You have to be open yourself...The more you give of yourself, the more you will gain in your images of other people.

 

You were right over them on the bed.
It seems like when you start photographing, in the beginning you have some very intuitive images, and people are very natural. Then they start to stage themselves a bit. There’s a long period, where you feel it’s very difficult to get something that’s natural. I think it’s always in the beginning or the end that you get those images, because after a while, people start getting tired or start thinking about other things.

I love that you don’t just focus on one thing either — there’s architecture, there’s humor, and there’s sadness. Are you ever telling a story beyond the image? Are you ever grouping your images together to tell a narrative? Or do you treat each picture as its own entity?
Well, I think I do both. I look at every picture individually. There has to be some kind of pinch in my stomach to feel that this is the picture for me, because I’ll use it as a mirror of how I feel that day. That’s my ambition for other people as well. When they look at my images, they have to be open in a way that anyone who looks at them can make up their own stories. I feel that if I tell the complete story, I close the image.

It doesn’t allow the viewer to expand.
Exactly. Here, nothing really happened — I just saw a chair, and it was instinct to me to take a picture.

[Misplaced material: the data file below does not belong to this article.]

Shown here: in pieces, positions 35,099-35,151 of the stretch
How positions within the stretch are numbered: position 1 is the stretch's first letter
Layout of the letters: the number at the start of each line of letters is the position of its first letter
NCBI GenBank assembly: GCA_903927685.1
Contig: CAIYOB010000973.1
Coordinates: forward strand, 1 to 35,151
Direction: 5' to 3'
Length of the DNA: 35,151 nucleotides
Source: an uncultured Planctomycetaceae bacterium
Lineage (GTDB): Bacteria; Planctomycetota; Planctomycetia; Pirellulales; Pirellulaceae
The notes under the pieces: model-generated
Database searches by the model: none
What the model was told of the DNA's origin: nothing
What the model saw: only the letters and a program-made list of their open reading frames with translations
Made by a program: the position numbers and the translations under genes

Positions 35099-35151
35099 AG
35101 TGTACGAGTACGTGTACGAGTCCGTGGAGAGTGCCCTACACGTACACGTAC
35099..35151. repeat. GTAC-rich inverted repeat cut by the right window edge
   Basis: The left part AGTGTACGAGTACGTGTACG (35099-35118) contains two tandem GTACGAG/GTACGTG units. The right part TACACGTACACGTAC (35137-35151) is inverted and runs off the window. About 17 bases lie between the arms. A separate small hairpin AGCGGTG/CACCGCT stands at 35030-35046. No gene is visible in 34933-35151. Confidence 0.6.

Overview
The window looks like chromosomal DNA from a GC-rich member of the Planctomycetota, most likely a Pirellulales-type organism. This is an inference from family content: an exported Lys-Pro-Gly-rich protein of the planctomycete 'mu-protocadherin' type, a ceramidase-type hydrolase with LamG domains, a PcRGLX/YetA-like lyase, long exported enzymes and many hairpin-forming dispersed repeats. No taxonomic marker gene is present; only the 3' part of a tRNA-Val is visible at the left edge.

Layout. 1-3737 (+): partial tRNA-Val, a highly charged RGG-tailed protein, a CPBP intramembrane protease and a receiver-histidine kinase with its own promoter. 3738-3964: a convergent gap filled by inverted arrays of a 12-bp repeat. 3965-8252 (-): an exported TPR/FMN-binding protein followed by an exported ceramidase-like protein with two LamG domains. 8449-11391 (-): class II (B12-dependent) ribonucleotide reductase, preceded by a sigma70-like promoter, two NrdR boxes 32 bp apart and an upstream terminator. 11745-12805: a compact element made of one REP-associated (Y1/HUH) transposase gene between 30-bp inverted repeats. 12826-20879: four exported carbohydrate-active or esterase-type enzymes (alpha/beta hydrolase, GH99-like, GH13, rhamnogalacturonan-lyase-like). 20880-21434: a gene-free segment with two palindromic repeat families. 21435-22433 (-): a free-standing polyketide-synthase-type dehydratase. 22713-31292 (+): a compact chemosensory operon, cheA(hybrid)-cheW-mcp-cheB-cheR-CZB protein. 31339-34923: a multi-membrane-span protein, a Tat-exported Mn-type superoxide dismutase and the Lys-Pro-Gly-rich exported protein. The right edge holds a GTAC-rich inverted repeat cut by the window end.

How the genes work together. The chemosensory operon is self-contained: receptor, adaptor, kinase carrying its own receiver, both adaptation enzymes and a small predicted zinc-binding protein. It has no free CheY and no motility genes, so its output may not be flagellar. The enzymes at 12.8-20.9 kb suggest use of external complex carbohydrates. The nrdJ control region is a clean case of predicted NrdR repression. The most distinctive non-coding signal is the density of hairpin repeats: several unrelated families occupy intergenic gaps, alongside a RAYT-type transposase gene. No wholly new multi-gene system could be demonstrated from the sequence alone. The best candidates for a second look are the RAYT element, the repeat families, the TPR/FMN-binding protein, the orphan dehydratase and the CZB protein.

From the texture?
Yes.

I love the floor, the grime on the floor. 
I work a lot with the aesthetics of the image like the texture, the light, and the flash. I always use flash, because it has become the aesthetic for me, as well. The skin tones become more shiny, and it adds more contrast to the picture.

You’ve almost created that look though without letting it drop off on the edges.
There's also more light in here than out there.

When dealing with heavy black and lights, it makes sense. Is there anything you want to say to our readers about how to drop all the pretensions and get out there and shoot? Is there any trick you can tell them, so they can just go out there and stop being scared?
You have to be open yourself, you have to be able to give yourself. If you expect other people to be open and to give, even though you are the photographer, and you’re the one looking at someone else, it’s important that there’s some kind of exchange in that encounter. I think that’s the most important thing. The more you give yourself, the more you will gain in your images of other people.

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